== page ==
I envisioned myself making my way back down this rocky path that clung to the side of this sacred mountain, and in my vision I felt light, satisfied, and clear.
At points the trail seemed a vertical climb. We stopped for breaks and made photos as brief hints of the valley view came into sight between the peaks. We passed by altars of sacred corn stalks and candles.
The stepping stones led us along the edge of the cliff and suddenly a single peak, long and narrow and surrounded by foliage, jutted out like a sculpture. A vulture swung circles high above. The path climbed higher.
Squeezed into a narrow space between two peaks above us was an iron staircase built just slim enough for one person at a time. I held on to the railing and watched my step along the slippery iron beneath my feet, my husband beneath me.
There was a crumbling sound. Rocks. We looked up to see a dozen or so stones, football-sized and smaller, come barreling down off the cliff. They missed us and continued down, clanging against the iron stairway and barely missing the heads of the hikers below us as we called down to them in warning.
We looked at each other and clearly shared the same thought: Maybe this hike was a bad idea. But we stifled our fear and continued on.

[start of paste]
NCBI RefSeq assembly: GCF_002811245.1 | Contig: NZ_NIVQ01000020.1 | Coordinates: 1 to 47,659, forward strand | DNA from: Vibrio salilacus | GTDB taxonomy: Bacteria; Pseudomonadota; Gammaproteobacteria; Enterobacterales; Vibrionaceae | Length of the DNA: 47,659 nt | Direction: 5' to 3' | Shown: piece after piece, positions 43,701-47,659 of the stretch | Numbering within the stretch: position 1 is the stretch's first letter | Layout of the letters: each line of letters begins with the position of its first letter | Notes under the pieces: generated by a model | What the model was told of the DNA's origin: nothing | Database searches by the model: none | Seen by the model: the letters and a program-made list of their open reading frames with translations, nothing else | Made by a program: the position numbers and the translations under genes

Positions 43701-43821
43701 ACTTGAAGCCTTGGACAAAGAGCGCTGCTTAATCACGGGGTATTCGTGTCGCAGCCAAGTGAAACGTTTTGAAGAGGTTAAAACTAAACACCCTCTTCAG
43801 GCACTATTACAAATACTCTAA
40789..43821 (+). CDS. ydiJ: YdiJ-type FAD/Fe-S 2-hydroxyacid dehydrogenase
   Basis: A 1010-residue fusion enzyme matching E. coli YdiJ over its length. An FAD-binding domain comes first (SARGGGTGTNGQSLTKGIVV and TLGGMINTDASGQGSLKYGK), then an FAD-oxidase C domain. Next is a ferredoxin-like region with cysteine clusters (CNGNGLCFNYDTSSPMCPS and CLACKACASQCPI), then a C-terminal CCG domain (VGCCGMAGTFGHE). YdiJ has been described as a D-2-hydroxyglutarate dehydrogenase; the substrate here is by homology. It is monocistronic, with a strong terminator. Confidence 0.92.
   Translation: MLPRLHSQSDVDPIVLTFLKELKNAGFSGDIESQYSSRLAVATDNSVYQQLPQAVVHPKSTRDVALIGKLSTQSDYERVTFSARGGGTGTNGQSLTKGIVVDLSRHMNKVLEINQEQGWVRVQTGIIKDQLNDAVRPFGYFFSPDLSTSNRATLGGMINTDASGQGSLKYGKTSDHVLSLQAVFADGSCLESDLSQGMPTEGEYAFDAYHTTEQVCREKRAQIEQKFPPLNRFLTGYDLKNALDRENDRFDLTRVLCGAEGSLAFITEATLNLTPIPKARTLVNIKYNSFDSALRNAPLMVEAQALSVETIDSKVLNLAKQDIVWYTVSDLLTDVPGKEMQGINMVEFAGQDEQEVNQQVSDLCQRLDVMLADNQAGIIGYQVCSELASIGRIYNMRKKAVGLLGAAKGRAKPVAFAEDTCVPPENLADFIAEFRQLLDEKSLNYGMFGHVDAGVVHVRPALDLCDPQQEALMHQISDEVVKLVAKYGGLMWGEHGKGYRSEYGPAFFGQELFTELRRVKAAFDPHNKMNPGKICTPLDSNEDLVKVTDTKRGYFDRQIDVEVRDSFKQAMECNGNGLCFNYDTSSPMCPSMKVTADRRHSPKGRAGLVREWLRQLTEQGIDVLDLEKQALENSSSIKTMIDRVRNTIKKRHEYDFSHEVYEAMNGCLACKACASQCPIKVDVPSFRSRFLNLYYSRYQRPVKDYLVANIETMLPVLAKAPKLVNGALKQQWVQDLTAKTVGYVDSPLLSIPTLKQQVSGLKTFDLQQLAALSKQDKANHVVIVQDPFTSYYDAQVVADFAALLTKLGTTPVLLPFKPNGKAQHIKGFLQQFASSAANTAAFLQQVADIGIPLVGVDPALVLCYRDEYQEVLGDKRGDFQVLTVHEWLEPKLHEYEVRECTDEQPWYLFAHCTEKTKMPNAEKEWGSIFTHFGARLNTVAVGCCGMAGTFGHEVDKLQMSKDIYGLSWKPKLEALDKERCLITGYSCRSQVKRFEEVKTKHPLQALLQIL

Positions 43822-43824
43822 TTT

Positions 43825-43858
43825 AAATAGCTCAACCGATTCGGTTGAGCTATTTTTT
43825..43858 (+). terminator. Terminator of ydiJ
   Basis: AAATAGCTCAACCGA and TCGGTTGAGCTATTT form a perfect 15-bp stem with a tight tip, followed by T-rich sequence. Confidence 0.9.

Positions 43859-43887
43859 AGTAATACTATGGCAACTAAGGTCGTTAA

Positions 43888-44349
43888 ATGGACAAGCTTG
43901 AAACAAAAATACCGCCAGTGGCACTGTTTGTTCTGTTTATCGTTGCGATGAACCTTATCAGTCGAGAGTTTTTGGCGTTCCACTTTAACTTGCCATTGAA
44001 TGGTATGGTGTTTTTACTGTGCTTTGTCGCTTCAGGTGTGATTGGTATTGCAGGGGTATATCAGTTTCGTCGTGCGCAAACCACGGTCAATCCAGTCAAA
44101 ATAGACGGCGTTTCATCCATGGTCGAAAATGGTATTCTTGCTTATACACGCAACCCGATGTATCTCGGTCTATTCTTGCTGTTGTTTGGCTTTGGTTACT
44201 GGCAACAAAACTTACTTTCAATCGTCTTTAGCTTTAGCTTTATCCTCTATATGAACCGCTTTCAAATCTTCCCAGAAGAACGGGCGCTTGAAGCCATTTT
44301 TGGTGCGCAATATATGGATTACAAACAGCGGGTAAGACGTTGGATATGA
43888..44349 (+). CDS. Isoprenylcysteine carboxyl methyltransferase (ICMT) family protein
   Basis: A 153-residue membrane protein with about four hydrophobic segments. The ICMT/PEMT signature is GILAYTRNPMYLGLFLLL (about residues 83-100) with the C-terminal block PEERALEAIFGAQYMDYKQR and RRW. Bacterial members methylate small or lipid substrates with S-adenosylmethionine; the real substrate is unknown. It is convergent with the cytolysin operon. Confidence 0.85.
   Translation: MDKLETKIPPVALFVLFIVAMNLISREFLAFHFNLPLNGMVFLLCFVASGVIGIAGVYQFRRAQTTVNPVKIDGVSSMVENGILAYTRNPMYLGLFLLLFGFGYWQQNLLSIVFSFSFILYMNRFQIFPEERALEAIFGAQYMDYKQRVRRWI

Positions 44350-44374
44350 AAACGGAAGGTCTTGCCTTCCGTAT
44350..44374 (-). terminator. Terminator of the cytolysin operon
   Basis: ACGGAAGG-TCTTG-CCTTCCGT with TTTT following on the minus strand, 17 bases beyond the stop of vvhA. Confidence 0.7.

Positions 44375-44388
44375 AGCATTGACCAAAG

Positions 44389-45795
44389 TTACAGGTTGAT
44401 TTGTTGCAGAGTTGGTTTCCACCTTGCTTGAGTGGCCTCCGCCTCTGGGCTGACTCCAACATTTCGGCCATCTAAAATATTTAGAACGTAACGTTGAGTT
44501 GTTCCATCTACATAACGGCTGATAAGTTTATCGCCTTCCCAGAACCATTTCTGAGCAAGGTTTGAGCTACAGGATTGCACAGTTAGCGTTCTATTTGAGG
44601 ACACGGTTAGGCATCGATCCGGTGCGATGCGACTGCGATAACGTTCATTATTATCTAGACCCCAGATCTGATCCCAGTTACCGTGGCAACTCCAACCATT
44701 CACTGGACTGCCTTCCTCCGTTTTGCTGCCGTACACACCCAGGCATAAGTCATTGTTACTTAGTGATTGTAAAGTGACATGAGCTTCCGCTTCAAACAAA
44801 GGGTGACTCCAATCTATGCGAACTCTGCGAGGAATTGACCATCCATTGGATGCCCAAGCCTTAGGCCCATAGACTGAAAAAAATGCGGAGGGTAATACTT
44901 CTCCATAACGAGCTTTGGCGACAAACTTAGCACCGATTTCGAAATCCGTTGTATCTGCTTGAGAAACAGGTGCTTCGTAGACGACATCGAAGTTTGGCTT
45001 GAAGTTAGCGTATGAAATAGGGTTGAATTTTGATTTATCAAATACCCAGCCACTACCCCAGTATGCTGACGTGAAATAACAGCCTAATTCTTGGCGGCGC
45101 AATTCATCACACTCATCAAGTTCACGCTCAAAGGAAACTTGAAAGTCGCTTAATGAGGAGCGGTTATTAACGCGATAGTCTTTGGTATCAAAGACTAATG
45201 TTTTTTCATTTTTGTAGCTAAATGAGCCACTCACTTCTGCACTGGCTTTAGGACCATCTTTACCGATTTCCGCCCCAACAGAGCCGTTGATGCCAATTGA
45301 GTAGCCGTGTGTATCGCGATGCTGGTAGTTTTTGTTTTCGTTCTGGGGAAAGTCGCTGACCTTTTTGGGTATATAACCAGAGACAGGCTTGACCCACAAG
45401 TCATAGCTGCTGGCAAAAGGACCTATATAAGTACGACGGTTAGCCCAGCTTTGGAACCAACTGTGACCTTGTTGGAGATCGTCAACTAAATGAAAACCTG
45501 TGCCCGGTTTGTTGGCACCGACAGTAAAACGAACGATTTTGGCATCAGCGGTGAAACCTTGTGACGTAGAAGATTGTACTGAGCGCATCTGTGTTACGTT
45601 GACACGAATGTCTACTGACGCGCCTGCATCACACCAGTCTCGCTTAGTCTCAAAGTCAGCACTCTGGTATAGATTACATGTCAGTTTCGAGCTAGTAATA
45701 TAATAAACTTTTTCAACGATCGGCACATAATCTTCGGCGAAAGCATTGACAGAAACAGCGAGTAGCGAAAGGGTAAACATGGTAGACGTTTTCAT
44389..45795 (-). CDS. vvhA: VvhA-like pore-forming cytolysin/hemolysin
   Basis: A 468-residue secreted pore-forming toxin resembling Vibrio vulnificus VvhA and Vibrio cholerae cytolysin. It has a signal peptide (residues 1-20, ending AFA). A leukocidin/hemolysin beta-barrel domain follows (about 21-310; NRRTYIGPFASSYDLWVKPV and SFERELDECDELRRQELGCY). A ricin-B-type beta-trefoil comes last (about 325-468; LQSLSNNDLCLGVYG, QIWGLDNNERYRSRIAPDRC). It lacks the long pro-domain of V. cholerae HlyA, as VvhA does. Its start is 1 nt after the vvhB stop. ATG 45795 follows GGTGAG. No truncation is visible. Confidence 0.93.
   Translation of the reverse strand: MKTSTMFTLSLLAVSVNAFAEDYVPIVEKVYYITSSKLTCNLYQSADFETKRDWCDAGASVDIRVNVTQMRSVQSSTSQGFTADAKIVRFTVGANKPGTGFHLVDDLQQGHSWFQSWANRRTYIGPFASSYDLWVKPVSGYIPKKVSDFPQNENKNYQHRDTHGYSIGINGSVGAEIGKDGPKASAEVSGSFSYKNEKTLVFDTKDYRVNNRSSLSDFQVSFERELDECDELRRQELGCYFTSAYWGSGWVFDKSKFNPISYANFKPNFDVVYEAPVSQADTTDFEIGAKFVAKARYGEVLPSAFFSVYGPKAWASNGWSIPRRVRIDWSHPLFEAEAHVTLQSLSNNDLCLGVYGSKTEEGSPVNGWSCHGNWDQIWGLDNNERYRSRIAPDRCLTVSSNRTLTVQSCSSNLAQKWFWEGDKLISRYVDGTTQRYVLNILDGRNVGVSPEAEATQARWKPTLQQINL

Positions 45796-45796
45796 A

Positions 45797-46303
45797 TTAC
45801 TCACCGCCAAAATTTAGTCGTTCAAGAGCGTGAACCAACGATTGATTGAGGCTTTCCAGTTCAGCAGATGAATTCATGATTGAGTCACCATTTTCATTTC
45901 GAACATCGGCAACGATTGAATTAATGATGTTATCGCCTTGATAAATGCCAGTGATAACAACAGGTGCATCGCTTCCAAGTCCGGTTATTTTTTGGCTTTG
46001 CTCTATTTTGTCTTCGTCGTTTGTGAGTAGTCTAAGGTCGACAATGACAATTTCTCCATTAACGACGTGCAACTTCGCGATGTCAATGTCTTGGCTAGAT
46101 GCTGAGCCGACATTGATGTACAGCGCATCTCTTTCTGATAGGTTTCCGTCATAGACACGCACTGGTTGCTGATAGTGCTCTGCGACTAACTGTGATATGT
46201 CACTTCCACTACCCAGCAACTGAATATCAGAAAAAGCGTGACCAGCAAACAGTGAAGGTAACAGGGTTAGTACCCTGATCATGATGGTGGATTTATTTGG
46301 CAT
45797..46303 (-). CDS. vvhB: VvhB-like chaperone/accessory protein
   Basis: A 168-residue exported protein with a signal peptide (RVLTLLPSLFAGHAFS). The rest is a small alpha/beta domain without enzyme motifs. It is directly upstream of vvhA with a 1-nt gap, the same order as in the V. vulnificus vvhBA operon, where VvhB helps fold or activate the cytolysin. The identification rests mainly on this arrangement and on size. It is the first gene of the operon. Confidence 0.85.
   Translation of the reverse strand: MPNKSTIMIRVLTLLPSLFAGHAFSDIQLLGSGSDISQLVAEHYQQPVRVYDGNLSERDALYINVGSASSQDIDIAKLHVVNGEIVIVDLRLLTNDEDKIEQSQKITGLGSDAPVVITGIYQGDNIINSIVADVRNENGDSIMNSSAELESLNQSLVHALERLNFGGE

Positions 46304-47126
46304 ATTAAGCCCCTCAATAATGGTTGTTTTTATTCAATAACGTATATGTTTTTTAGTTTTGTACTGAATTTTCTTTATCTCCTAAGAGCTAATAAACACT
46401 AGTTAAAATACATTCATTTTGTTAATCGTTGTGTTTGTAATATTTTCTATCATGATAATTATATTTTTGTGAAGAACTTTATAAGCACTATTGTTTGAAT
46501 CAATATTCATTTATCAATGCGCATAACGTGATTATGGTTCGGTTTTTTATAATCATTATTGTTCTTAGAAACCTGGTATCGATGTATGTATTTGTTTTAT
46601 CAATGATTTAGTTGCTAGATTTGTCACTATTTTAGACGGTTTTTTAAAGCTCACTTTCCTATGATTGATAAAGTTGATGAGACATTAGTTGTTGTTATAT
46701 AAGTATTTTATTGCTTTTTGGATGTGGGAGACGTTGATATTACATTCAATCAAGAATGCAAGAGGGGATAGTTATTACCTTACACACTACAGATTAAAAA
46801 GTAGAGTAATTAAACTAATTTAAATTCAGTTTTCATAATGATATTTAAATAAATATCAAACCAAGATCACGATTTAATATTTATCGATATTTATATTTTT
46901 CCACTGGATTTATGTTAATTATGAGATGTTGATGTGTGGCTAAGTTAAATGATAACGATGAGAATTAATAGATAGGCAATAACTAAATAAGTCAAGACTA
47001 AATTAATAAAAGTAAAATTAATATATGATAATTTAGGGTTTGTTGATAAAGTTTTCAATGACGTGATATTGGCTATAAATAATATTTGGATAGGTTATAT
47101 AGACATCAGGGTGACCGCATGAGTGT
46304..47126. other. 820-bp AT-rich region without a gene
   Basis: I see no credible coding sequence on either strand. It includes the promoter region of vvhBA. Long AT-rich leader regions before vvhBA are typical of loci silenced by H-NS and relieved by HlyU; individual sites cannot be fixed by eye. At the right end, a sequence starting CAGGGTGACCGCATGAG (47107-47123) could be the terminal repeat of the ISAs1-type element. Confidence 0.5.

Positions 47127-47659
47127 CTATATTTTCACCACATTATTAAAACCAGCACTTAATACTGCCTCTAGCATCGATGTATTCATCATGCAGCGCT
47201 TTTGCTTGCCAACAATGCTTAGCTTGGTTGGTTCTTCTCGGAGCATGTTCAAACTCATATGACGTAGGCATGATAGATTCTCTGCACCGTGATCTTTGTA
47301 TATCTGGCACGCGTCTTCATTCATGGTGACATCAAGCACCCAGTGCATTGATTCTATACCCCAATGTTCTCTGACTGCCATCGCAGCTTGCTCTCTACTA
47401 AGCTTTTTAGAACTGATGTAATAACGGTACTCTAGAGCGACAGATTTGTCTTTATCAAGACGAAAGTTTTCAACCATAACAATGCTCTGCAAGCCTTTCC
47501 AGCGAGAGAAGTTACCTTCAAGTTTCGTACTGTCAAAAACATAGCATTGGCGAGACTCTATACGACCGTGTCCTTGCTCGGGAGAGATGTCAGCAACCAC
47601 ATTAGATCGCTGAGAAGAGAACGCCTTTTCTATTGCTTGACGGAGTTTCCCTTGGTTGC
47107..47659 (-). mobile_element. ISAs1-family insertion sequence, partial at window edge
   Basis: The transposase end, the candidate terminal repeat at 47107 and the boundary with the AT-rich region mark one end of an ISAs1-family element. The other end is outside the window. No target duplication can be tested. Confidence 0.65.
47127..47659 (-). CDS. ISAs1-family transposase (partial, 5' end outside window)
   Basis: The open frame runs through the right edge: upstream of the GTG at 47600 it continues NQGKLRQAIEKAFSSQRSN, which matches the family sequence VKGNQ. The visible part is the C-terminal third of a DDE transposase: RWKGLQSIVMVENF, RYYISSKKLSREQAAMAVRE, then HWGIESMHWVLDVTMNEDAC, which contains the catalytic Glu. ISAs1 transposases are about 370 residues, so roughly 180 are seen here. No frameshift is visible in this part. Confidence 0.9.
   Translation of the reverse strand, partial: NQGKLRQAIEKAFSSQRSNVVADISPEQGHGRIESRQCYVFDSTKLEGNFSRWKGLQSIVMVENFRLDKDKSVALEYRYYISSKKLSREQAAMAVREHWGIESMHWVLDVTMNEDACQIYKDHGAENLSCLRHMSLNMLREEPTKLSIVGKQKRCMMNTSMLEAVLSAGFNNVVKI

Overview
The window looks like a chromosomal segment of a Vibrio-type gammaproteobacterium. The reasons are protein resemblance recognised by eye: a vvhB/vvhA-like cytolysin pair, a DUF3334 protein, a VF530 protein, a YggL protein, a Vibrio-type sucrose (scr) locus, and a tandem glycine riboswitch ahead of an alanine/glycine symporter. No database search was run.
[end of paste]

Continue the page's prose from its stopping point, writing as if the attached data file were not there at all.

And only moments later, we were there. We had made it to the top. A surreal place.
We were told of its positive frequency and when I took the time to be still, and to listen, I felt it resonating within me. I felt strong and confident and capable.
I know that part of what I was feeling was due to the highly charged ground we were walking. This was one of the “Pueblos Magicos de Mexico,” after all. However, I’m willing to bet that had the temple been built at the base of the mountain, I wouldn’t feel it quite like this.
The climb itself is what makes reaching the top so rewarding. With every stumble, falter, and doubt along the way, you are guaranteed equal measure of grace and confidence at the summit.
Take some time to think about what mountain you have been working hard to climb.
What are you working on in your life right now that seems like you’re just struggling through, inching slowing and possibly back-breakingly toward some unknown you?
Maybe it’s big, like dealing with the loss of a loved one.
Maybe it’s not that loud and you need to really listen in to find it.
You could be climbing the mountain that is discovering what you really want in life.
Whatever your mountain trail is for you, I want you to take a look at it from the higher perspective of having reached the sacred pyramid at the top. Look down at the glowing valley below and the layers of mountain peaks beyond.